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Marijuana Legalization Has Majority Support In North Carolina, Poll Finds



A majority of North Carolina adults support legalizing marijuana for adult use—and three in four say it should be legal for medical purposes—according to a new poll.

The survey found that the percentage of respondents who favor recreational cannabis legalization increased by nine points, from 45 to 54 percent, since the firm last polled North Carolina residents on the question in 2017.

Support for medical marijuana reform dipped to 73 percent, down from 80 percent in the earlier poll, but opposition remained stable at 18 percent, compared to 17 percent.

When it comes to recreational legalization, opposition “fell substantially over the last three years,” Jason Husser, director of the Elon Poll, said in a press release.

“I suspect this is due in large part to the wave of states that have passed legalization measures,” he said. “Medical marijuana legalization remains broadly supported in every demographic group we examined.”

Via Elon University.

They survey identified a number of demographic trends that were consistent with findings from other recent polls on cannabis policy. For example, young people were most likely to back legalization, with 62 percent of those 18-24 and 66 percent of those 25-44 in favor of the reform. In contrast, 52 percent of people 45-64 said they support legalization and just 32 percent of those 65 and older said the same.

“We found a major generational gap for recreational marijuana legalization with those under 44 being about twice as likely as those 65 or older to support legalization,” Husser said. “Notably, these large generational differences do not extend to support for medical marijuana and lowering criminal penalties. Most Republicans also supported reducing penalties and legalizing medical marijuana.”

Democrats are more likely to embrace legalization at 59 percent, compared to 43 percent of Republicans.

State Sen. Wiley Nickel (D) shared the survey on Twitter and said that he’s in favor of legalizing medical cannabis, which he described as a “social justice,” “revenue” and “medical” issue.

The senator also said he favors broader cannabis legalization but that “the first step is decriminalization then medicinal use.”

Meanwhile, U.S. Sen. Thom Tillis (R-NC) wrote to a constituent on Wednesday that he does “not support the broad legalization of marijuana for recreational use,” according to NORML.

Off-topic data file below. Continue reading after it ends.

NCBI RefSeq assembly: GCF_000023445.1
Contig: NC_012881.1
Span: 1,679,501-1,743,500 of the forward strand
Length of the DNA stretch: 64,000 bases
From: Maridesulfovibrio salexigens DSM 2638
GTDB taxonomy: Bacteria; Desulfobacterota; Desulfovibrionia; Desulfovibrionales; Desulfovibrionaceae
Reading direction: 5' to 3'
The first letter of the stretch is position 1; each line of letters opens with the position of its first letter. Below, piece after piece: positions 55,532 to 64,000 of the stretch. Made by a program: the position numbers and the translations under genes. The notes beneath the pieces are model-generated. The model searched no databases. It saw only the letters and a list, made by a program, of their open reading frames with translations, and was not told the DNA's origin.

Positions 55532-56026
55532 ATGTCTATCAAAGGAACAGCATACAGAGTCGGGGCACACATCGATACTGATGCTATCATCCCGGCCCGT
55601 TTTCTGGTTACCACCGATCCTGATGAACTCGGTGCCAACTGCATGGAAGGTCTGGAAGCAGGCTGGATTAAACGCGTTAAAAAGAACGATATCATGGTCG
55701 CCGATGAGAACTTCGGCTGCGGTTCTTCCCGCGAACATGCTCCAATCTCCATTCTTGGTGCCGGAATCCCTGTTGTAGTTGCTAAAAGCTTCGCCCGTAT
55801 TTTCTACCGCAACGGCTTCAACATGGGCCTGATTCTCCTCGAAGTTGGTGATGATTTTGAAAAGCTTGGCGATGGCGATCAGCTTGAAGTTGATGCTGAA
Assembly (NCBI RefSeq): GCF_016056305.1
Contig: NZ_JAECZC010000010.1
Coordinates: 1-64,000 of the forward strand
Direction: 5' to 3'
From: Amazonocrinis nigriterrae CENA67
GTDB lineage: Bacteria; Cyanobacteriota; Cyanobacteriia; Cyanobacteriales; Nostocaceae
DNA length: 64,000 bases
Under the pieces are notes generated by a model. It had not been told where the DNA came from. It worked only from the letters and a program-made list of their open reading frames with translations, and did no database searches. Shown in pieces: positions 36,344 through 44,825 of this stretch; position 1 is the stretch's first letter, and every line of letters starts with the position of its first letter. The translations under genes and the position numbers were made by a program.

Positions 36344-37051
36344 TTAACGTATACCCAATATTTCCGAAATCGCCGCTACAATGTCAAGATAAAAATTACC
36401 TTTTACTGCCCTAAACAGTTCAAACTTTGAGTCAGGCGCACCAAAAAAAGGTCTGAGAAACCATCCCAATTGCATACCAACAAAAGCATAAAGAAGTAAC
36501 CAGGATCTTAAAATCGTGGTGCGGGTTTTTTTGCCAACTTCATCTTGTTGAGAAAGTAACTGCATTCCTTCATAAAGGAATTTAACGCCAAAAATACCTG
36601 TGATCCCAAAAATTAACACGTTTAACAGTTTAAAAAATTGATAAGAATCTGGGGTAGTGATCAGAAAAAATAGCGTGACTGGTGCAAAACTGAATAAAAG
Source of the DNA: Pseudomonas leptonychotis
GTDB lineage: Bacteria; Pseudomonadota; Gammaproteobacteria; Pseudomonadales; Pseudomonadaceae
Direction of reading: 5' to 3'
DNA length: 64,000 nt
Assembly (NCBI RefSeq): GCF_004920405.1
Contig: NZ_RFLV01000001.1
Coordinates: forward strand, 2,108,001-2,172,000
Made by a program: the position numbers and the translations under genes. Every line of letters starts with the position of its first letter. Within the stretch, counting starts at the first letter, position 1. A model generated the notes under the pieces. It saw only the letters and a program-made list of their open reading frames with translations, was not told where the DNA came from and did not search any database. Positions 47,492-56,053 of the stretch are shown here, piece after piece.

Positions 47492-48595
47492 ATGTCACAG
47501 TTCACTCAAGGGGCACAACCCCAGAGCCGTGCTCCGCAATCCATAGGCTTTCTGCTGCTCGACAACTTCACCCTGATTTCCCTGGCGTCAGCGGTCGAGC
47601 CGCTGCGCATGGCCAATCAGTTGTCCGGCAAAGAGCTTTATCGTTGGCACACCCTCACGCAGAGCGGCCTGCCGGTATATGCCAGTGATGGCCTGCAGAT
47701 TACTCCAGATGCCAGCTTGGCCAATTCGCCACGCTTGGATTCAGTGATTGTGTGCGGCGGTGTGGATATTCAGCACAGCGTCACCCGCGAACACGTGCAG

Respondents were also asked a series of related questions such as whether criminal penalties should be reduced for cannabis possession. Sixty-seven percent said possession should be a civil, rather than criminal offense, while 20 percent said they were opposed to the policy change.

Via Elon University.

A task force convened by Gov. Roy Cooper (D) backed decriminalization as part of a series of policy recommendations on racial equity that were released late last year. The group also said prior cannabis convictions should be expunged and the state should start a study on whether to more broadly legalize marijuana in the state.

Under current state law, possession of up to half an ounce of marijuana is a class 3 misdemeanor, which comes with a fine of up to $200. There were 31,287 such charges and 8,520 convictions in 2019, the task force said, and 61 percent of those convicted were nonwhite.

Possessing more than half an ounce up to 1.5 ounces of cannabis is a class 1 misdemeanor, subject to up to 45 days imprisonment and a $200 fine. In 2019, there were 3,422 such charges and 1,909 convictions, with 70 percent of those convicted being nonwhite.

In terms of the impacts of legalization, 64 percent of North Carolina adults said regulating marijuana sales would boost the state’s economy, 45 percent said crime would decrease (compared to 24 percent who said it would increase) and there was uncertainty on the question of impaired driving, with nearly half of respondents saying they didn’t know what effect it would have.

Asked about the morality of cannabis consumption, 64 percent said they don’t think it’s morally wrong to use marijuana, while 22 percent said it is. The survey also found that most people (54 percent) don’t think cannabis is a gateway drug, compared to 27 percent who do subscribe to that notion.

The survey from Elon University involved interviews with 1,455 North Carolina adults from January 29-31.

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